Testimony: Clean Power Plan is chance to leapfrog gas, straight to renewable energy

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Environment America

WASHINGTON, D.C. — Today the U.S. Environmental Protection Agency continues public hearings on the Federal Implementation Plan for the Clean Power Plan, the centerpiece of President Obama’s strategy to tackle climate change.

The Clean Power Plan sets state-by-state carbon pollution limits on power plants and requires states to develop strategies to meet their targets largely through energy efficiency and clean energy. The Federal Implementation Plan is the default emissions-reduction strategy for states that submit inadequate plans or no plans of their own.

Below are excerpts from the testimony of Margie Alt, executive director of Environment America, delivered at the public hearing this morning in D.C.:

“Until recently, global warming was a looming problem that was going to happen someday, somewhere, to somebody else. That all changed for me personally three years ago when Superstorm Sandy devastated my hometown of Long Beach, New York and my brother’s family and home in nearby Baldwin, New York. 

“Unfortunately my family is not alone. From the drought in California to the floods in South Carolina, we’re already seeing the impacts of climate change. Someday is today; somewhere is across the nation and the world; and somebody is each and every one of us…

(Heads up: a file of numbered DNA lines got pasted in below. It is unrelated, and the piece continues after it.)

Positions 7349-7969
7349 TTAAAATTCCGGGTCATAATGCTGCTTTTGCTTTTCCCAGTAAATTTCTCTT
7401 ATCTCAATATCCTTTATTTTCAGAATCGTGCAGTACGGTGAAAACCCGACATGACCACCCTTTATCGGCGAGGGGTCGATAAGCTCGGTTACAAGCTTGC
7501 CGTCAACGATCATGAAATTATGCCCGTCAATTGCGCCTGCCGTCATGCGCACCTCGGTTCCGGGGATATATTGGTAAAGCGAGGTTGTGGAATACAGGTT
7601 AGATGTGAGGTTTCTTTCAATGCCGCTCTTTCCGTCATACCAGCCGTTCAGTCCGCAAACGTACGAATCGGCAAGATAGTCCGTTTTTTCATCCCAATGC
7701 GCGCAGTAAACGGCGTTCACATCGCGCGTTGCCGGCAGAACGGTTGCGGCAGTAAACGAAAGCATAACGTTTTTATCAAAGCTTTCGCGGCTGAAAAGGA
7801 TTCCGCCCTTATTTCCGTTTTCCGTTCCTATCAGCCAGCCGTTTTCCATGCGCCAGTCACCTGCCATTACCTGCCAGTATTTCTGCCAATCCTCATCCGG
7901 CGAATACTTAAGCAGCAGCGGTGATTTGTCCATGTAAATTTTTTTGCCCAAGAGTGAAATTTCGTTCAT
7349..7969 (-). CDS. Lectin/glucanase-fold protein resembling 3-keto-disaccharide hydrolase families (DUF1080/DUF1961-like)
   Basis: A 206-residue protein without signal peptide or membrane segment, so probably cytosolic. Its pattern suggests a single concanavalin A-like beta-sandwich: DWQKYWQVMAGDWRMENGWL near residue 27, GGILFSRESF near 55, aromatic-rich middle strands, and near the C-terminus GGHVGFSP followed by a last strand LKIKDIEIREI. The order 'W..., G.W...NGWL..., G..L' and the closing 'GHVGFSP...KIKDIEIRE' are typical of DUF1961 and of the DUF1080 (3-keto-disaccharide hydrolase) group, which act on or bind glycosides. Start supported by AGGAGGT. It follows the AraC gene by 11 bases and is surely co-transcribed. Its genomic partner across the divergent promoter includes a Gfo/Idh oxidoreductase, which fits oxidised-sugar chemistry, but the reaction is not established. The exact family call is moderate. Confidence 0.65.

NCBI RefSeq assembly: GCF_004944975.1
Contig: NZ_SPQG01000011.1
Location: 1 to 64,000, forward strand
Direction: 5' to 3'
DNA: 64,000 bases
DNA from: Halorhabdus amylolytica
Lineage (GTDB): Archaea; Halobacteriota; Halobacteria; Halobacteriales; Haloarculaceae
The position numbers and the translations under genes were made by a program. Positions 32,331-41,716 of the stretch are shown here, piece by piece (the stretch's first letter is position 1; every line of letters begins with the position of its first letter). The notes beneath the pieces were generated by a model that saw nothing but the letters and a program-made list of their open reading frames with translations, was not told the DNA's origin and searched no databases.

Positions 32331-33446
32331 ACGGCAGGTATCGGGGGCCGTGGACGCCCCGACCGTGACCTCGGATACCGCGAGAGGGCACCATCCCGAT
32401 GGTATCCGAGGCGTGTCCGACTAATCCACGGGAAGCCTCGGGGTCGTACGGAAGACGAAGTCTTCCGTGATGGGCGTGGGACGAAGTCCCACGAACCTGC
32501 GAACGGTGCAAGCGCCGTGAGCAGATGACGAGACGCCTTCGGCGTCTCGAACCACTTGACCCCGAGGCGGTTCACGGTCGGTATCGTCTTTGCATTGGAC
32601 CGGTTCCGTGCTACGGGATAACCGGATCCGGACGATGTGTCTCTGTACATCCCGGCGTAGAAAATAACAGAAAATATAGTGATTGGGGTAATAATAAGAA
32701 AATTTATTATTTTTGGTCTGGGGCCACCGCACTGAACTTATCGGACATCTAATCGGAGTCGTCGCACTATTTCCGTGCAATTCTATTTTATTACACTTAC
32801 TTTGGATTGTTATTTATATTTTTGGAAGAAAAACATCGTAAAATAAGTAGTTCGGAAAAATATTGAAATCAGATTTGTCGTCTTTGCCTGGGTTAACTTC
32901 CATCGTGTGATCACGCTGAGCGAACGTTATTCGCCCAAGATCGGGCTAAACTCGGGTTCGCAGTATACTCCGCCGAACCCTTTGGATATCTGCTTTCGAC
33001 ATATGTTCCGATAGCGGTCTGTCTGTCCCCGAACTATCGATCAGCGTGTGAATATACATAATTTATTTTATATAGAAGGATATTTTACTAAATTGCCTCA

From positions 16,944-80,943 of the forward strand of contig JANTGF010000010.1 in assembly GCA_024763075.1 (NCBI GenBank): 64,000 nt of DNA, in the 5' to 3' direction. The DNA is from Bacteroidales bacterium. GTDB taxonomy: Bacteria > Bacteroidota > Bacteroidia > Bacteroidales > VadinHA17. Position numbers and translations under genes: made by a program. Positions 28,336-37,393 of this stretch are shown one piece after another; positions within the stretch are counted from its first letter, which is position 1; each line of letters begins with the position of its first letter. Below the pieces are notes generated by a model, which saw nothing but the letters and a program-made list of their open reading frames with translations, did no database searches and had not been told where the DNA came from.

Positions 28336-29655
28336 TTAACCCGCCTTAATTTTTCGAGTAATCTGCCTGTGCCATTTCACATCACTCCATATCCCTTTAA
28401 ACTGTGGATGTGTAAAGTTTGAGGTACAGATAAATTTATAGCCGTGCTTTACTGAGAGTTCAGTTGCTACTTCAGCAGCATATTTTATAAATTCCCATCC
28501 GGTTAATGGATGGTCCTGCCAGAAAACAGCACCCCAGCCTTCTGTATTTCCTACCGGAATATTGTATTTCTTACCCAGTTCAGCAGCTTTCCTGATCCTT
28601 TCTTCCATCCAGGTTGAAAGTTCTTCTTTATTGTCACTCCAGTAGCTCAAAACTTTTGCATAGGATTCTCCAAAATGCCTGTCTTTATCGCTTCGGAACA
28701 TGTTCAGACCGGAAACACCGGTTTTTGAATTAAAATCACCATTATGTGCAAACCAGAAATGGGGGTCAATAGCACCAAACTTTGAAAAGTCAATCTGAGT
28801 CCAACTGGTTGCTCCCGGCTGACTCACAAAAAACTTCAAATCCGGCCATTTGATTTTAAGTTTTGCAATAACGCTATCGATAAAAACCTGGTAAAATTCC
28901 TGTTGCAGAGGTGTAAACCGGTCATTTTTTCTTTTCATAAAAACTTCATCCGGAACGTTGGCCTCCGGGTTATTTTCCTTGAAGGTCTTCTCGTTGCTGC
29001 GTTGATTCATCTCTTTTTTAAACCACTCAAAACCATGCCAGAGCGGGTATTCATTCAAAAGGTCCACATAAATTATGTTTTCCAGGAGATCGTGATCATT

“We know exactly how we got here… and we know exactly what we need to do: Global warming is primarily is caused by carbon pollution. Not just limiting emissions, but also decarbonizing our electricity system needs to be the top priority of the Clean Power Plan implementation. 

“We have neither the time nor the need to transition slowly from coal to gas. We need to use this opportunity to leapfrog straight to efficiency and renewables.

“As the director of an organization with state offices across the nation, I’m well aware that states have been leaders in capping carbon, getting clean cars on the road, and putting pollution-free energy on the grid. I believe the states can and should continue to lead in this arena so, frankly, I hope there is no need for a Federal Implementation Plan. 

“That said, should any state fail to meet any of the interim planning milestones or any of the emissions reductions I certainly hope you will impose and enforce a federal plan within a year of acknowledging a state lapse…

“Thank you for hearing my testimony.  Together I believe we can tackle this problem, transition to 100 percent renewables and create the cleaner, greener, healthier country we all hope we can leave to future generations.”

staff | TPIN

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